Anyway, I got tired of paying the high dollar for Rotel, and I thought I would try making my own. At first I just put tomatoes and jalapenos in the mix, but it did not taste anything like Rotel, so I started experimenting. The first thing I did was to peel the tomatoes.
If you have ever tried to peel a tomato, you know that it is a pain. Never fear, I have found a much easier way to accomplish this annoying task:
- Put a large soup pot full of water on the stove and bring it to a boil
- Take your tomatoes and place them in a large strainer that will fit in the soup pot
- Dip the tomatoes into the boiling water and leave them there for 30 seconds, or until you see the skins start to split and curl.
- Pull out the tomatoes and dump them into the bowl of cold water
- Pull out the tomatoes and the skin should slide right off. If the skin is not split, then cut the skin shallowly with aknife and slide it off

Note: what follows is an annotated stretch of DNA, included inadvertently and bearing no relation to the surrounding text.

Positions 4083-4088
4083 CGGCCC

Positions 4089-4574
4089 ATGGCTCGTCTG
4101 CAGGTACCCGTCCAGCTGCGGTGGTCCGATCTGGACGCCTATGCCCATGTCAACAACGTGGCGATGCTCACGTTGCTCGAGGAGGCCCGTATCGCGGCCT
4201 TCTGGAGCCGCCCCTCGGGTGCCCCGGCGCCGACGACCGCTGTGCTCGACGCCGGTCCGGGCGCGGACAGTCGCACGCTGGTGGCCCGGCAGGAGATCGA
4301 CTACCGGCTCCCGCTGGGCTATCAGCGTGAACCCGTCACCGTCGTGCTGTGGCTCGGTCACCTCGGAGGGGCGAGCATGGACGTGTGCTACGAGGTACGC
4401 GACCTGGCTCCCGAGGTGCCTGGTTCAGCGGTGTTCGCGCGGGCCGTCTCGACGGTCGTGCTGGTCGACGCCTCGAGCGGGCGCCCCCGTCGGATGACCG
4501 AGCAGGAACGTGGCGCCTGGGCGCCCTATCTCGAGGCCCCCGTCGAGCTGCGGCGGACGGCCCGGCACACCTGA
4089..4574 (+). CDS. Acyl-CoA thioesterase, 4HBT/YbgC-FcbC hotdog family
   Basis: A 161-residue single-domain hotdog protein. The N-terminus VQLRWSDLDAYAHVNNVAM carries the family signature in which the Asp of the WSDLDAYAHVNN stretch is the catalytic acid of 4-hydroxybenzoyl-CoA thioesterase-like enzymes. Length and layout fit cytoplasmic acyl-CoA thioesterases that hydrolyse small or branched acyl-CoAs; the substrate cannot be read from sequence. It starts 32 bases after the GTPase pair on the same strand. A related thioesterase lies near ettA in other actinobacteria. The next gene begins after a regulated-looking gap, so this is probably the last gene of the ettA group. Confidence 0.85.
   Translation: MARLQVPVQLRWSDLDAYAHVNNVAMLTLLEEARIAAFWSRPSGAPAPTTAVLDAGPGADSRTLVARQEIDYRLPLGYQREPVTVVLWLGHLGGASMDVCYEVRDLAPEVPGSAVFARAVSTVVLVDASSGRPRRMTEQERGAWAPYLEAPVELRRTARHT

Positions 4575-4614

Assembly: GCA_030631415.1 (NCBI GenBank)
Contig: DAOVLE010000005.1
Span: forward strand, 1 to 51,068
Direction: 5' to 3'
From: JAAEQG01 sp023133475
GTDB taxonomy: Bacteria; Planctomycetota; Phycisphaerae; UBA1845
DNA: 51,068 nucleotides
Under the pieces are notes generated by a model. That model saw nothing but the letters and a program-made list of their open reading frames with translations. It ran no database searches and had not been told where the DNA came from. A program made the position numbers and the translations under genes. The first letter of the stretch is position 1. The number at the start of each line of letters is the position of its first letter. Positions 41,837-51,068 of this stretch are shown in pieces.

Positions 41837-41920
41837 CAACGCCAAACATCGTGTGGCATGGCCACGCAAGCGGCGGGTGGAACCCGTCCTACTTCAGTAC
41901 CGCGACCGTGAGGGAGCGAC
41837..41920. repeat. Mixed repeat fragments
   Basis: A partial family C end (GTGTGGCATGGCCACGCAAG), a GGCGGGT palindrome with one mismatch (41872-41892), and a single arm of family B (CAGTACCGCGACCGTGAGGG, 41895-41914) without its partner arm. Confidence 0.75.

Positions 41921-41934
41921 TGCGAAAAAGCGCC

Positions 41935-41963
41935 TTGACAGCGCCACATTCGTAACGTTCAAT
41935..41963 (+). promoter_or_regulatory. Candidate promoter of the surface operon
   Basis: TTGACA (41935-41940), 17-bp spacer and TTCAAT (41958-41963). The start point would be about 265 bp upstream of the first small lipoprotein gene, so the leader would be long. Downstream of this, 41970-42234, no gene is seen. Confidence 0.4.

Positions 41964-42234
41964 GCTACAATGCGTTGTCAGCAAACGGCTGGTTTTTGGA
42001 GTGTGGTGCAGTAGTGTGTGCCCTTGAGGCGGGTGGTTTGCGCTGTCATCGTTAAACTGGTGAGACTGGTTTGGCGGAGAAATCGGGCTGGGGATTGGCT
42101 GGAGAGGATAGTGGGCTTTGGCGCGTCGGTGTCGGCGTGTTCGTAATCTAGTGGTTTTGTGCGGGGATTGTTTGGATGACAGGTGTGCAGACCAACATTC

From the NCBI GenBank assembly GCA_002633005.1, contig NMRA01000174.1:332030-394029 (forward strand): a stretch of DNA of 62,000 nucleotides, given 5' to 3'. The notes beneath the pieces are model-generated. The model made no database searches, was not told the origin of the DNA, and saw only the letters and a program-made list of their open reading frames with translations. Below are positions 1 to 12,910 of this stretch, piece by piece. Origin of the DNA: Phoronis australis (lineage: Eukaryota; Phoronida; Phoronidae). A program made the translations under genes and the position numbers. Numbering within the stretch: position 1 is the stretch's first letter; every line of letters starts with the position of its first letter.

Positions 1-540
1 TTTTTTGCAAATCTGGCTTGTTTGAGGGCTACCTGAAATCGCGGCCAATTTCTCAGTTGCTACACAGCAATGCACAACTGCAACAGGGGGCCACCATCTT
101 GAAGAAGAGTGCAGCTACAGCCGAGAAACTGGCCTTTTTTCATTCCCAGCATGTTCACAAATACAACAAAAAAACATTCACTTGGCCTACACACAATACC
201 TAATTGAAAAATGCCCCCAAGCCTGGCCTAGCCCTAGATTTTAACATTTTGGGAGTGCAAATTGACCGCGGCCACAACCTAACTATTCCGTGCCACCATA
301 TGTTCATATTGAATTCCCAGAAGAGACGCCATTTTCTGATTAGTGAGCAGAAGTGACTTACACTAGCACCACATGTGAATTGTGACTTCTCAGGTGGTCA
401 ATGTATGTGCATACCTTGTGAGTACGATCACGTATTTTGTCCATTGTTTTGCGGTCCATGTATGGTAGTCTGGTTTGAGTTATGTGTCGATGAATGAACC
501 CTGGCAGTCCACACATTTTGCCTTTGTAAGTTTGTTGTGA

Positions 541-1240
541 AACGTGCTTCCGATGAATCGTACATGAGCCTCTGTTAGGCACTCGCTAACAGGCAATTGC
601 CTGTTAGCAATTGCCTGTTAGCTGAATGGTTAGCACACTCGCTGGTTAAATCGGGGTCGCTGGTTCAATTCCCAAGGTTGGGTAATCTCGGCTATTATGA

- Place the tomatoes in a large pot and mash pieces softly to release the juices
- Place the rest of the ingredients in the pot and stir, heating slowly to boiling
- Reduce heat to simmer and cook for 40 minutes
You can freeze or can this recipe. A can of Rotel is 10 ounces and a cup is 8 ounces, so use your homemade tomatoes and chilies accordingly.
Mild, Medium or Hot?
Mild, medium or hot is a matter of opinion. My medium would be my husband's hot. To make my homemade Rotel at mild, I use 3 or 4 jalapeno peppers, seeded and cleaned. Remember, whole peppers are much hotter than those seeded and cleaned. For medium, I would use 6 to 7 peppers and for hot I would use 8 or more. If you want REALLY hot, then you can use habanero peppers.
Be warned about using habanero peppers - Don't think habenero peppers are "just a bit"
hotter than jalapenos. On the Scoville Heat Unit Scale:
Habanero is 100,000 to 350,000 heat units
Have a great week!
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